“At any moment she can join us in this campaign to free Myon Burrell.” Last month at a press conference, the NAACP had called on Klobuchar to suspend her campaign because of her record as Hennepin County Attorney.

McLean, who served as foreman on the first jury that convicted Burrell, said he has begun to speak out because he believes that Burrell’s conviction was a miscarriage of justice and it became personal for him. “Our evidence was very thin.

“At one point I sent the judge a note asking if this was all the evidence, and the judge confirmed that everything that had been presented was all the evidence that was available,” said McLean. “We didn’t know the deals that had been cut with Hennepin County. There was no fingerprints, no DNA, no gun.”

McLean said the actual shooter, Ike Tyson, had already told prosecutors that Burrell had nothing to do with the case. “I was struck by the gravity of signing my name to that jury packet, and it has haunted me ever since.”

Demetrius Pendleton Leslie Redmond, Joe McLean, Lucretia Luckett, Ianna Burrell, Michael Toussaint, Nekima Levy Armstrong and Mel Reeves

Myon Burrell’s family members on the panel included his sister Ianna Burrell, his father Michael Toussaint, and his wife Lucretia Luckett. They recalled their struggles to bring attention to Myon’s case.

Luckett, who married Burrell 10 years ago, was a childhood friend. She related that the family has hired lawyers who have continually dropped the ball.

Toussaint reminded the audience that Myon’s mother died in an auto accident a month after he had been arrested. As county attorney, Klobuchar refused to allow Burrell to attend his mother’s funeral.

“Never once did I try to convince somebody that my son was innocent,” said Toussaint. “I shouldn’t have to convince them. All you have to do is read the actual paperwork, [which] shows that he shouldn’t be incarcerated.”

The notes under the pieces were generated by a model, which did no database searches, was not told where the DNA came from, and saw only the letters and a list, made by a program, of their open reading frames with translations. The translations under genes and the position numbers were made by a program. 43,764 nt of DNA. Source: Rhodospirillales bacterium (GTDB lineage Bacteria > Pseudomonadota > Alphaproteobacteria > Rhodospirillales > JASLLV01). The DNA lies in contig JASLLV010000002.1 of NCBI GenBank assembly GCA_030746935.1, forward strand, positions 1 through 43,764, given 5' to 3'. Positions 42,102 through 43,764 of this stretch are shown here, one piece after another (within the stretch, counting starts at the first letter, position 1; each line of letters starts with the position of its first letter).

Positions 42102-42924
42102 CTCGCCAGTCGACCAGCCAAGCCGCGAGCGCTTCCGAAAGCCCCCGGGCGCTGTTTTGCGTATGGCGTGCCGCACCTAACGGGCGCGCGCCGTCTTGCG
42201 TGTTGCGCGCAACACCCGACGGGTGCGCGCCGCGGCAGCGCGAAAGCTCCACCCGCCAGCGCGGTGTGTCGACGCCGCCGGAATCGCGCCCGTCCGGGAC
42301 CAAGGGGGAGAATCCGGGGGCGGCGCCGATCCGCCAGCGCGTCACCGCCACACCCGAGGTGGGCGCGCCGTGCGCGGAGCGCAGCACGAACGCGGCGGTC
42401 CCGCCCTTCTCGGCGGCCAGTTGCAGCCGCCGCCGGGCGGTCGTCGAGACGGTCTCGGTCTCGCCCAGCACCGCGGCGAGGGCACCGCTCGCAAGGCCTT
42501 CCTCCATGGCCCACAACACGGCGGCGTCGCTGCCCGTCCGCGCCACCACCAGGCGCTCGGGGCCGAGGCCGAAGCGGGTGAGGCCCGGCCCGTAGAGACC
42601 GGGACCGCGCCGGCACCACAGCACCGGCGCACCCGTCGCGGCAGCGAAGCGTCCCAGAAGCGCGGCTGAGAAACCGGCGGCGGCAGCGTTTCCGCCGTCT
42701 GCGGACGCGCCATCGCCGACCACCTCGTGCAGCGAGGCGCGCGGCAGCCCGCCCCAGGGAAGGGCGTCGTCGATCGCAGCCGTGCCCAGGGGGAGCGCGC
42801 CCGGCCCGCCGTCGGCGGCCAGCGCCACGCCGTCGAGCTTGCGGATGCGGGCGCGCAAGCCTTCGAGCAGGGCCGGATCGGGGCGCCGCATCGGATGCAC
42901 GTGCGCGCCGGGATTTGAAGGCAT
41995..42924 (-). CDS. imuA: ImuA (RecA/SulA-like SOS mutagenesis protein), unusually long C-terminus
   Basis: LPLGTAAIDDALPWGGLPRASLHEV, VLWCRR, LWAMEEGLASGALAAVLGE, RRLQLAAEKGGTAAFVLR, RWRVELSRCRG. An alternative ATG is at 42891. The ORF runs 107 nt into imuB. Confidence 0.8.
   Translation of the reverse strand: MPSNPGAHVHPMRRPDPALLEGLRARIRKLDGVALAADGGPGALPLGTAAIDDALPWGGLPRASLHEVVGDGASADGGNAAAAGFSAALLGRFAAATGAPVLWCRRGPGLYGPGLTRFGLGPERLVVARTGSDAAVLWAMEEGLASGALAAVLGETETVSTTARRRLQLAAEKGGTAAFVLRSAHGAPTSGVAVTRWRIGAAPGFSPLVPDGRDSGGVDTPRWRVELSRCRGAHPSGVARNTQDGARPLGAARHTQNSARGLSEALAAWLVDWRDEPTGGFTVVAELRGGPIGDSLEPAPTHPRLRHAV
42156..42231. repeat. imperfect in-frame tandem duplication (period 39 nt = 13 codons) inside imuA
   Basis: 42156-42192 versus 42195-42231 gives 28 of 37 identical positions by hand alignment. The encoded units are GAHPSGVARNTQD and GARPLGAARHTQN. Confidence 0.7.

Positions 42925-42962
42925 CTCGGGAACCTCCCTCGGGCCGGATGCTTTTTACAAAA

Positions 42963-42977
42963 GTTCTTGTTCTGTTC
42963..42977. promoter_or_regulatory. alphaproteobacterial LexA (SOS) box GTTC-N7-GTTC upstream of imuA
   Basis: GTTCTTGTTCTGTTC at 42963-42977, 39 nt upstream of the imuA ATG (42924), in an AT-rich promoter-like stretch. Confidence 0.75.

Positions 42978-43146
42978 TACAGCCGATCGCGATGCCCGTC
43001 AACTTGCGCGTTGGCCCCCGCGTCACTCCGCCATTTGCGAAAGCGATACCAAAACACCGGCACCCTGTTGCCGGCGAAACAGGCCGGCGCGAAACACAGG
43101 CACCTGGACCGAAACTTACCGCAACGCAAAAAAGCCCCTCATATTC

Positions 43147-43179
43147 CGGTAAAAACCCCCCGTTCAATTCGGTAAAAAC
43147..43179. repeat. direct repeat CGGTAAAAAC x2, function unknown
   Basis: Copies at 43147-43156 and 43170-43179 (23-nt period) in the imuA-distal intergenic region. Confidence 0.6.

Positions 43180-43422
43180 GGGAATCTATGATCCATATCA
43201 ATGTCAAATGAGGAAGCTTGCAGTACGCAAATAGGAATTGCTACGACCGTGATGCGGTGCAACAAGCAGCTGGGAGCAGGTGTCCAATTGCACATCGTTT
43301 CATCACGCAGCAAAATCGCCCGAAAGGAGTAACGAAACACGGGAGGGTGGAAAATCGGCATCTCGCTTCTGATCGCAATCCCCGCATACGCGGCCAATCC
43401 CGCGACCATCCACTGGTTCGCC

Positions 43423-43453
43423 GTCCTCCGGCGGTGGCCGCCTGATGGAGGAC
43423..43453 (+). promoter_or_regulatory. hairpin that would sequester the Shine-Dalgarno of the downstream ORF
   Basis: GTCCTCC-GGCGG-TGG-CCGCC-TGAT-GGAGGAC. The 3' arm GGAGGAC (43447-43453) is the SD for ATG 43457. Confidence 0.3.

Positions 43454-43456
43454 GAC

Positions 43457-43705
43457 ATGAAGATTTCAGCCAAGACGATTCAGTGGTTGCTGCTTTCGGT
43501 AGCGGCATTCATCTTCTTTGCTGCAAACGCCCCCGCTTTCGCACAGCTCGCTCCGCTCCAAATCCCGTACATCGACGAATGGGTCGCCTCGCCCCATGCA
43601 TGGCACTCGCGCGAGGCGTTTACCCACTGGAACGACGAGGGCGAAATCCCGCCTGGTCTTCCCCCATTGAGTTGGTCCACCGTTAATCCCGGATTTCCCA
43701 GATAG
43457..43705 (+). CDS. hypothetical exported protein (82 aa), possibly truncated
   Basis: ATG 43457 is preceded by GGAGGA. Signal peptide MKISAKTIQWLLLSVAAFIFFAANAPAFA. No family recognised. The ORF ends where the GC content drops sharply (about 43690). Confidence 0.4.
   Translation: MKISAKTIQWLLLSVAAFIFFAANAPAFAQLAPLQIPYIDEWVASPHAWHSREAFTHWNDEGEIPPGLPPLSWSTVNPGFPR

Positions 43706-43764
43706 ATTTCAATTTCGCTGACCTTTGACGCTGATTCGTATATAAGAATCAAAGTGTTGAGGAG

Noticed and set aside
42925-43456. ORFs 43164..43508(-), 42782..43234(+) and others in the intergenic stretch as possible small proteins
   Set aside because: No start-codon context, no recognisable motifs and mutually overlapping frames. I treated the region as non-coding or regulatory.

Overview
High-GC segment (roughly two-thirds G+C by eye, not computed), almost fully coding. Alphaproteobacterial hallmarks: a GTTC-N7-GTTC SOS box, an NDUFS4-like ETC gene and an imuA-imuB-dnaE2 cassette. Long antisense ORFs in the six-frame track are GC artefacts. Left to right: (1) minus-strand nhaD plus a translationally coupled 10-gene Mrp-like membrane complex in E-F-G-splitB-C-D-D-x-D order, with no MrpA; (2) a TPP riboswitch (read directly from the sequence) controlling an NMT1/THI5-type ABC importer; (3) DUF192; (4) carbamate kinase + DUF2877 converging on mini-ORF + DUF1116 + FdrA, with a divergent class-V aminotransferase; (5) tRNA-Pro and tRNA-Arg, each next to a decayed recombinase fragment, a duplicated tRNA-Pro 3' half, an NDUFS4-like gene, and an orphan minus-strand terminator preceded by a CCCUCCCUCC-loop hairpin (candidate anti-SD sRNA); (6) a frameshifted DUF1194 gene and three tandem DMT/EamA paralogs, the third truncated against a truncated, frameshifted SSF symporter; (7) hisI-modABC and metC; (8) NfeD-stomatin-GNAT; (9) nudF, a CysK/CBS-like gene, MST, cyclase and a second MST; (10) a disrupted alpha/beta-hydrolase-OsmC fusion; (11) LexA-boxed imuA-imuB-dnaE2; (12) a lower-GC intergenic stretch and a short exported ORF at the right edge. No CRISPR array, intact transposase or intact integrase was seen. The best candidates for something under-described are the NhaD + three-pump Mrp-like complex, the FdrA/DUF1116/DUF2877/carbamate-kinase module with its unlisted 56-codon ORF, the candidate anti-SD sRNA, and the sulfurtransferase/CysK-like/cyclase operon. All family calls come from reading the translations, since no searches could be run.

He expressed empathy for Tyeesha Edwards, the child who was killed in 2002, and her family. He also called out the system, which he explained was rigged to throw people away, and praised McLean for taking the risk to stand up for his son.

Levy Armstrong recalled how she had taken on a case pro bono similar to Burrell’s, and like Myon’s case there were lots of holes. According to her, it was obvious that the young man didn’t do it, but he was denied a second trial.

“It’s not easy for the family… It’s not easy to be confronting systems,” said Levy Armstrong. “We are going to have to apply pressure on Mike Freeman [current Hennepin County Attorney]. He has the power to file a stipulation to dismiss Myon’s case.”

Levy Armstrong said the next step is to take the case before the Minnesota pardon board that includes the governor, attorney general, and the chief justice of the State Supreme Court. Redmond related that she and others have been working behind the scenes and have reached out to the current chief justice Governor Waltz and Minnesota Attorney General Keith Ellison.

The MSR plans to continue hosting town halls periodically to expand our reach, impact and engagement around issues pertinent to the community. We welcome your ideas/suggestions for future MSR forums at submissions@spokesman-recorder.com.

Find more info about the Myon Burrell case below:

Minnesota man seeks to toss his murder conviction Sen. Amy Klobuchar stood behind for 17 years

Teen’s life sentence now questioned

Activists call for the release of Myon Burrell

Klobuchar campaign can’t shake blowback from Myon Burrell conviction

Did Amy Klobuchar Send an Innocent Teenager to Life in Prison?

About Mel Reeves

Mel Reeves is the community editor at the Minnesota Spokesman-Recorder. He welcomes reader responses at mreeves@spokesman-recorder.com. Find his personal blog at fighthepowerjournal.com.